3 – Marketing Analytics & Market Research Track
Companies have witnessed an exponential growth in customer data generated from store scanners and from web transactions, navigation, search, and more recently, social media. Companies are therefore seeking trained professionals who have the skills to analyze the data to help managers make better marketing decisions. There is a shortage of qualified candidates with the right combination of marketing and analytical skills. Often companies hire students trained in the statistical or quantitative side who use different packages such as SAS or SPSS to create marketing decision models. Such hires often lack an understanding of marketing decision making and of the key drivers of consumer purchase behavior.
The Marketing Analytics & Market Research track seeks to fill this void by offering core courses that provide an introduction to basic marketing principles such as consumer behavior, segmentation, targeting, positioning, market research and digital marketing along with quantitative courses in marketing analytics using SAS and database marketing. Numerous and highly relevant electives such as new technology forecasting, data warehousing, spreadsheet modeling, business intelligence, web analytics or more SAS based courses are available for this track, including an optional data mining certificate. A Marketing Analytics & Market Research Academic Certificate is available for students taking this track and requires four courses and passing a proficiency exam.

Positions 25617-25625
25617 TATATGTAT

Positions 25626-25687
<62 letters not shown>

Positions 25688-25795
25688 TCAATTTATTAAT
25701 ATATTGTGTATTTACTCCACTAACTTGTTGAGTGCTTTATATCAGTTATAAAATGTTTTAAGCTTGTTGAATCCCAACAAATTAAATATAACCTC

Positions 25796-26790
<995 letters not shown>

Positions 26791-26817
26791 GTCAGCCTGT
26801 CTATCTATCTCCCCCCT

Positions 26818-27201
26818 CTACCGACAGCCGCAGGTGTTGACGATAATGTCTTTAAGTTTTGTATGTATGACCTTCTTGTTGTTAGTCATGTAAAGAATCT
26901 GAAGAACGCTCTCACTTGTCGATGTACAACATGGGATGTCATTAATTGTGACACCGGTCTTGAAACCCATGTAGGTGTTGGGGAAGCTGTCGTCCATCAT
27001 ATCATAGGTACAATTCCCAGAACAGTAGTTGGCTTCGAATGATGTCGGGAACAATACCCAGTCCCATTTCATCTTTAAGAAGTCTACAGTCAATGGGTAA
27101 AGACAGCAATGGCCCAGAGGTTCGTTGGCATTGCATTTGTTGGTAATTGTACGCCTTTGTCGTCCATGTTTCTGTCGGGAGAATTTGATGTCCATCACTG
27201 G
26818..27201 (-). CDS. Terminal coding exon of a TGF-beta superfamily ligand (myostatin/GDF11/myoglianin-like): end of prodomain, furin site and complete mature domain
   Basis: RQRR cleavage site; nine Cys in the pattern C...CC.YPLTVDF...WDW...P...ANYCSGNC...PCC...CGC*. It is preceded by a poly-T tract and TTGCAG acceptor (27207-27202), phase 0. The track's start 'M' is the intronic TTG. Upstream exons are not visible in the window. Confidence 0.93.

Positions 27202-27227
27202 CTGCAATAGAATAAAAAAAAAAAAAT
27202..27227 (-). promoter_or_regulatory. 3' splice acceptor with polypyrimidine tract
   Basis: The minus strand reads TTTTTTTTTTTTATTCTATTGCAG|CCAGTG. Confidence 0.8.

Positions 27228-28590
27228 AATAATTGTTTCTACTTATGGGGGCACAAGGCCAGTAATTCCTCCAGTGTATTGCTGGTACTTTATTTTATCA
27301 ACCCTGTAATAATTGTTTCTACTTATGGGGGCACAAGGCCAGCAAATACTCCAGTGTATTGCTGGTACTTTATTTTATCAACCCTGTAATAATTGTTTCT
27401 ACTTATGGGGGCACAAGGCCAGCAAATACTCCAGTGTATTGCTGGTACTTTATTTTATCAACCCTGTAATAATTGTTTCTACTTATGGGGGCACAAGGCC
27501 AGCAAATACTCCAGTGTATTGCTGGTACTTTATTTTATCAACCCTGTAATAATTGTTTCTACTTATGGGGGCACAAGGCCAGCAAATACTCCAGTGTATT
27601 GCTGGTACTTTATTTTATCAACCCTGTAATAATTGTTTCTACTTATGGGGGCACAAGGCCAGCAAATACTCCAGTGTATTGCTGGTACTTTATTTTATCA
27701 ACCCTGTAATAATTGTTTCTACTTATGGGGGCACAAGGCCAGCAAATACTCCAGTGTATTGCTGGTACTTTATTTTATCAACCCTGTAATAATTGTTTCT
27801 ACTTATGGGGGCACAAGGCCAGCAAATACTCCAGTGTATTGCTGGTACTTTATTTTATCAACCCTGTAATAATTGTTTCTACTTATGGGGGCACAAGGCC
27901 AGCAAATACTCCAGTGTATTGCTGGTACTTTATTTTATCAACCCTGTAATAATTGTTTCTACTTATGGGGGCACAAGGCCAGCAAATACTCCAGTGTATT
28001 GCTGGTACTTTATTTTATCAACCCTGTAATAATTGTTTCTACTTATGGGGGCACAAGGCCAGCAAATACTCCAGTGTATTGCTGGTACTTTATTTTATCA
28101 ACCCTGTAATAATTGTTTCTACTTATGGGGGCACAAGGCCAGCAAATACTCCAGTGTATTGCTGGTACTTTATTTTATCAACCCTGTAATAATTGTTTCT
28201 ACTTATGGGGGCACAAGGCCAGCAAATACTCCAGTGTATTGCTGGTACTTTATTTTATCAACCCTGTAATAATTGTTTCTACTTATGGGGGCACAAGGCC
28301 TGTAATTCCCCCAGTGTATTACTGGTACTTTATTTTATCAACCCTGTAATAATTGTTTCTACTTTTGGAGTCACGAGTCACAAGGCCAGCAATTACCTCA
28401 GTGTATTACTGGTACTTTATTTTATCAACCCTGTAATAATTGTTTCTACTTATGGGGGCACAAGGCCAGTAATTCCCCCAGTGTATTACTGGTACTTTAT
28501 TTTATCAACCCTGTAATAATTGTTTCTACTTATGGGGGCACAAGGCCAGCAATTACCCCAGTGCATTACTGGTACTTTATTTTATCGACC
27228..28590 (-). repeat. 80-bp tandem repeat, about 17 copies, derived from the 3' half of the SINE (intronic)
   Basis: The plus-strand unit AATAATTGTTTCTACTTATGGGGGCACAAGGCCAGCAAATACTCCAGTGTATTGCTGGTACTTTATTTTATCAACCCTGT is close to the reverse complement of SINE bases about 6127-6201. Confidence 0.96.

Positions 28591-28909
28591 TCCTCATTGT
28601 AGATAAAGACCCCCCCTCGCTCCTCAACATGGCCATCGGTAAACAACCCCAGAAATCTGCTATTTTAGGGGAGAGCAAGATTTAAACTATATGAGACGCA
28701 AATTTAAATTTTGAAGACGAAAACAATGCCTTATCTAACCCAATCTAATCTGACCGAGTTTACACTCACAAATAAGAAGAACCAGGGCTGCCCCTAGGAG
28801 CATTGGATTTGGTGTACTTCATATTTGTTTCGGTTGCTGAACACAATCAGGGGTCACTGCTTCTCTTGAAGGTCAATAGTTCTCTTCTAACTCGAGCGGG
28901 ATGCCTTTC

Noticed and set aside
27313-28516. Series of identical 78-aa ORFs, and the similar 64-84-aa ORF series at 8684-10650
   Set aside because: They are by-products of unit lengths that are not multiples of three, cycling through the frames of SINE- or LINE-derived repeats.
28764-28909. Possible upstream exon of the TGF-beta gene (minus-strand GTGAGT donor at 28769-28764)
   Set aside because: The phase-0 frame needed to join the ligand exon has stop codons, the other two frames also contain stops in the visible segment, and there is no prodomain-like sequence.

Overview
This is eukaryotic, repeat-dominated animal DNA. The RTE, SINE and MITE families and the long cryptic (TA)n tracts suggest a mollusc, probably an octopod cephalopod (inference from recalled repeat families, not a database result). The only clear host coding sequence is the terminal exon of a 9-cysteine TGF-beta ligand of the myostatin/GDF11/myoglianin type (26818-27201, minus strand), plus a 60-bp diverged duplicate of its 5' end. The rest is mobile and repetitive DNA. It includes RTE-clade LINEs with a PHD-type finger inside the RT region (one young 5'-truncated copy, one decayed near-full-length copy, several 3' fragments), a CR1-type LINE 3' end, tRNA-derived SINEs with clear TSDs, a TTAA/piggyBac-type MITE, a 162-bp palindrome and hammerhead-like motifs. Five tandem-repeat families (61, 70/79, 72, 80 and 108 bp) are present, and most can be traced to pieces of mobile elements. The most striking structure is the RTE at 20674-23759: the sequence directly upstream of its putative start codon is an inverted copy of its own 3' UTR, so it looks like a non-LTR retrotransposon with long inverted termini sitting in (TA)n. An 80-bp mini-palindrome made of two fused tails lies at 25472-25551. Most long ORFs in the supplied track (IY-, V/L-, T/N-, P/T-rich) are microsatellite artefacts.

Student testimonial on Marketing Analytics
4 – Product Management Track
The Product Management discipline or profession is one that involves both product specific knowledge and a highly specialized set of marketing and business skills. The product specific knowledge is often either learned on the job (i.e. for consumer packaged goods such as potato chips) or attained in some industries and products by having a technical background or degree (i.e. engineers for telecommunications, scientists and pharmacists in drug companies, etc). In the technical field, many managers are often promoted into a product management role and are unfamiliar with the business and marketing skill sets this new role entails. Often they attend seminars and short courses which vary in quality and duration.